The neoliberal policies of yet another US-backed dictatorial stooge, Mubarak, have led to ongoing strikes and protests for months in Egypt, ably reported by this blogger. In addition to strikes, Egypt has recently seen food riots, during which pictures of Mubarak were torn down by protesters. Sadly, free markets do not only provide no guarantee of affordable food, they provide no assurances of a free press: a broadcaster who televised the images of the torn posters is being charged.

In Australia, matters are far less dramatic, but important nonetheless.

In opposition to members, unions, and, most probably, much of NSW, the ALP Government is pushing ahead with plans to privatise electricity. Every ALP leader in the country, and every ALP leader since Hawke has been strongly in favour of neoliberal economic policies, despite the notional displays of support for social democracy brandished on the party's website. Carr and Keating have been vocal in their support of Iemma and the privatisation move. Keating clearly still has a sense of humour, referring to Iemma and Costa as a 'pair of honest souls'.

Meanwhile, in Victoria, the Government is headed for a larger-than-expected budget surplus, of $827.5 million according to George Megalogenis. This is despite a slowing economy, a huge population boom in Melbourne, and the ruinous neglect of the state's public services, which has seen industrial action from nurses, police, teachers, and now disability services workers, in just the last 6 months.

Business as usual, in other words.

Spot the Unfortunate Headline

Friday 2 May 2008

Collective Identity and the Left

It is true that as a black-hearted blogger allegedly of the 'hard left' I sometimes mock some of the more inane right-leaning bloggers in Australia. God knows there are more than a few embarrassments among them. One blogger with whom I will attempt to engage in this post, rather than mock, is Mark R. of Oz Conservative, in this post on collective identity. Mark took issue with a statement of Ted Ballieu's, leader of Victoria's Liberal Opposition, namely that 'our diversity is at the heart of our collective identity - different people, different views, different lifestyles.'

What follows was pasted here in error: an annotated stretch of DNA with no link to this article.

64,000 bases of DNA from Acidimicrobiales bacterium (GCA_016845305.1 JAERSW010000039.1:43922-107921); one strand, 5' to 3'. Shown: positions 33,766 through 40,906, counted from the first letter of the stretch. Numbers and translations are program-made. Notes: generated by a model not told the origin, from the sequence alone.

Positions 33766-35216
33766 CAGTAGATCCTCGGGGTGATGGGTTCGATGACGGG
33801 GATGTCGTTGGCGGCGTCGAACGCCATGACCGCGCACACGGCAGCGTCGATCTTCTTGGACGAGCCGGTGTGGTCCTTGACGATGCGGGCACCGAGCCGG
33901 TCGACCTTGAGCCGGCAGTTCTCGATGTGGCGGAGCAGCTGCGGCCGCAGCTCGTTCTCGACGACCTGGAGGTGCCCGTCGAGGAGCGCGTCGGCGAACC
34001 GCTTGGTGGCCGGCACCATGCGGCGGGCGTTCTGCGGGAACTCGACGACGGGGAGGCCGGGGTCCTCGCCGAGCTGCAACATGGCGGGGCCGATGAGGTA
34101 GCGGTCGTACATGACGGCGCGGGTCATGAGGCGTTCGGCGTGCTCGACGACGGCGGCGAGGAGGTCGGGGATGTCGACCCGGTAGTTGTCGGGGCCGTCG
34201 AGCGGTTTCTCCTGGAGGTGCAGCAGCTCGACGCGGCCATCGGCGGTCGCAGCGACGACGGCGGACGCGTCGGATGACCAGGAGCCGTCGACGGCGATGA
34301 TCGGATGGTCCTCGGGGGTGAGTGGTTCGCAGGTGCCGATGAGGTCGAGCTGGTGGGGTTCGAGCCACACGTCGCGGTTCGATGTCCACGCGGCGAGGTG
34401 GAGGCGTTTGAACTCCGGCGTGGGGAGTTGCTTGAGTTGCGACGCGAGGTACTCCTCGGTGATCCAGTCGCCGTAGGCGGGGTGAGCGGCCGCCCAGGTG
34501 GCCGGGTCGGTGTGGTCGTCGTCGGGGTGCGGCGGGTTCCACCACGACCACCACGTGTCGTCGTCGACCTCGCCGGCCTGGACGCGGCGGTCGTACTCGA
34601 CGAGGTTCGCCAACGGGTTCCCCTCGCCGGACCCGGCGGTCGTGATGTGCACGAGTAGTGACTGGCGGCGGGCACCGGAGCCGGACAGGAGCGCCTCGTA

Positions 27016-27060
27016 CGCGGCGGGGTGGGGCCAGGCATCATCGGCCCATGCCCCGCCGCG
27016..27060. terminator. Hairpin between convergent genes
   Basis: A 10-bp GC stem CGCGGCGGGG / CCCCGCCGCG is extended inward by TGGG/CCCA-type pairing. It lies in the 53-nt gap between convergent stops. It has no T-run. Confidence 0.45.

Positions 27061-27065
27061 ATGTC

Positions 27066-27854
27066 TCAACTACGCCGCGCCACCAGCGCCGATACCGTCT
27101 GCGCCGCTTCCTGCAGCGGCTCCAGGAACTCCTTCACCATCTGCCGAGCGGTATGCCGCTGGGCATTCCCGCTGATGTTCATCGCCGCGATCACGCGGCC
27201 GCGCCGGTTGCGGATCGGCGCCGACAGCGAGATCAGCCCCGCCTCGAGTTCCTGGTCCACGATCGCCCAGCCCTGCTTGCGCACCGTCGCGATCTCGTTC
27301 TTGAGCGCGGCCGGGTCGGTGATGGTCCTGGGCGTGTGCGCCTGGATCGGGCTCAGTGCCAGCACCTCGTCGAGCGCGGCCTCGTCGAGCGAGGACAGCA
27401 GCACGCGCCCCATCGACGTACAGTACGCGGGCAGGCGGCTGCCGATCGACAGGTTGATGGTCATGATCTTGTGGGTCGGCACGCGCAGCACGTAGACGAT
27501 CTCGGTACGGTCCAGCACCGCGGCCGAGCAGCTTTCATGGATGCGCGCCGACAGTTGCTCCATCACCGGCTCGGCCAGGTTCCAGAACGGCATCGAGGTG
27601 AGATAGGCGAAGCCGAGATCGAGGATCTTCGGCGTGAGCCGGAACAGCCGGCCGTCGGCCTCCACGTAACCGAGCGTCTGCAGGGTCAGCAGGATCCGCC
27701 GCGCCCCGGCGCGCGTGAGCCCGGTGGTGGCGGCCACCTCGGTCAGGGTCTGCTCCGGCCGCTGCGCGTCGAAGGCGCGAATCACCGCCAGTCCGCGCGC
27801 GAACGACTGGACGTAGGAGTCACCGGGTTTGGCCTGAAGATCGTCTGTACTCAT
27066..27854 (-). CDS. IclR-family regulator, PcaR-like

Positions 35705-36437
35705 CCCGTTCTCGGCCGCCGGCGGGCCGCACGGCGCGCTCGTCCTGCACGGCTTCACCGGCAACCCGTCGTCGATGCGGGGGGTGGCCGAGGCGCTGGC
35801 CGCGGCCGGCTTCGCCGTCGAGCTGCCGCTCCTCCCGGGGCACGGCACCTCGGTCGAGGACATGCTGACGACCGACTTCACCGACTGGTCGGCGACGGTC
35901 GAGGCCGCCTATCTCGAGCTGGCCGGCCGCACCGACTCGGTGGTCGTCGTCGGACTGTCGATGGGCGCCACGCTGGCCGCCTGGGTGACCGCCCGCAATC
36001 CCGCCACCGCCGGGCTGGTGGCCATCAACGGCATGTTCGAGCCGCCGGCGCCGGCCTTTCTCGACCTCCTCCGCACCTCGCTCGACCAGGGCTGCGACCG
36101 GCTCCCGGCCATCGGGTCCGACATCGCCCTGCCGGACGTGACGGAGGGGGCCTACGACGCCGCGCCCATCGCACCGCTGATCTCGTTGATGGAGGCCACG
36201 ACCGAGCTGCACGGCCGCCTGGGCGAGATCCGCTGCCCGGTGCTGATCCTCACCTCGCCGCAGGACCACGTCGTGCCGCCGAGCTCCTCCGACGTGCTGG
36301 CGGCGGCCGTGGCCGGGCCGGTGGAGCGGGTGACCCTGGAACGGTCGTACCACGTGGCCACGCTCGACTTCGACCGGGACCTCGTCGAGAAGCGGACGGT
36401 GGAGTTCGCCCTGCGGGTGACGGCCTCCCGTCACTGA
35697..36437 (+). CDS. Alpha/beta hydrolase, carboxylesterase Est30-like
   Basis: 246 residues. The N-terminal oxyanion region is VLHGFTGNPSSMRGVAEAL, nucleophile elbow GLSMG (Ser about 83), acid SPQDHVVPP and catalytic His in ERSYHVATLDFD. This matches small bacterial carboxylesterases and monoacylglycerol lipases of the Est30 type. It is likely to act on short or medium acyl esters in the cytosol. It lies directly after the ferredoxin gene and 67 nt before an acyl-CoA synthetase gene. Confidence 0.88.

Mark highlights a 'radical element' in Ballieu's position:

Baillieu has no problem using the term "collective identity", but consider carefully what he means by this concept. It is not a "positive" identity, in the sense that it represents a set of positive characteristics shared by a community of people. Instead, it is a negative identity, in which people identify with the absence of shared characteristics.

In this, I agree, on the proviso that, at a philosophical level, at least, we acknowledge that 'identity' always presumes 'difference', in the Spinozan sense that 'Omnis determinatio est negatio' ('All determination is negation').

Mark appears to be arguing that in loosening, or even negativising the definition of that which constitutes 'our' collective identity, 'we' (i.e. Australian society) risk losing that identity altogether. This is important because, according to Mark:

We gain much as individuals from a strong collective identity in which we enjoy a sense of shared history, of a common culture, of closely understood manners and mores, of a widely shared calendar of festivals and celebrations, of a distinct tradition linking generations to each other, and of art and architecture expressing the character of our own community.

Mark correctly (in my view) places Ballieu's statement within the context of a 'liberal position', but condemns it , as we might expect of a conservative, as 'it represents the mindset of the rootless, modernist individual who has become disconnected from his own communal tradition.'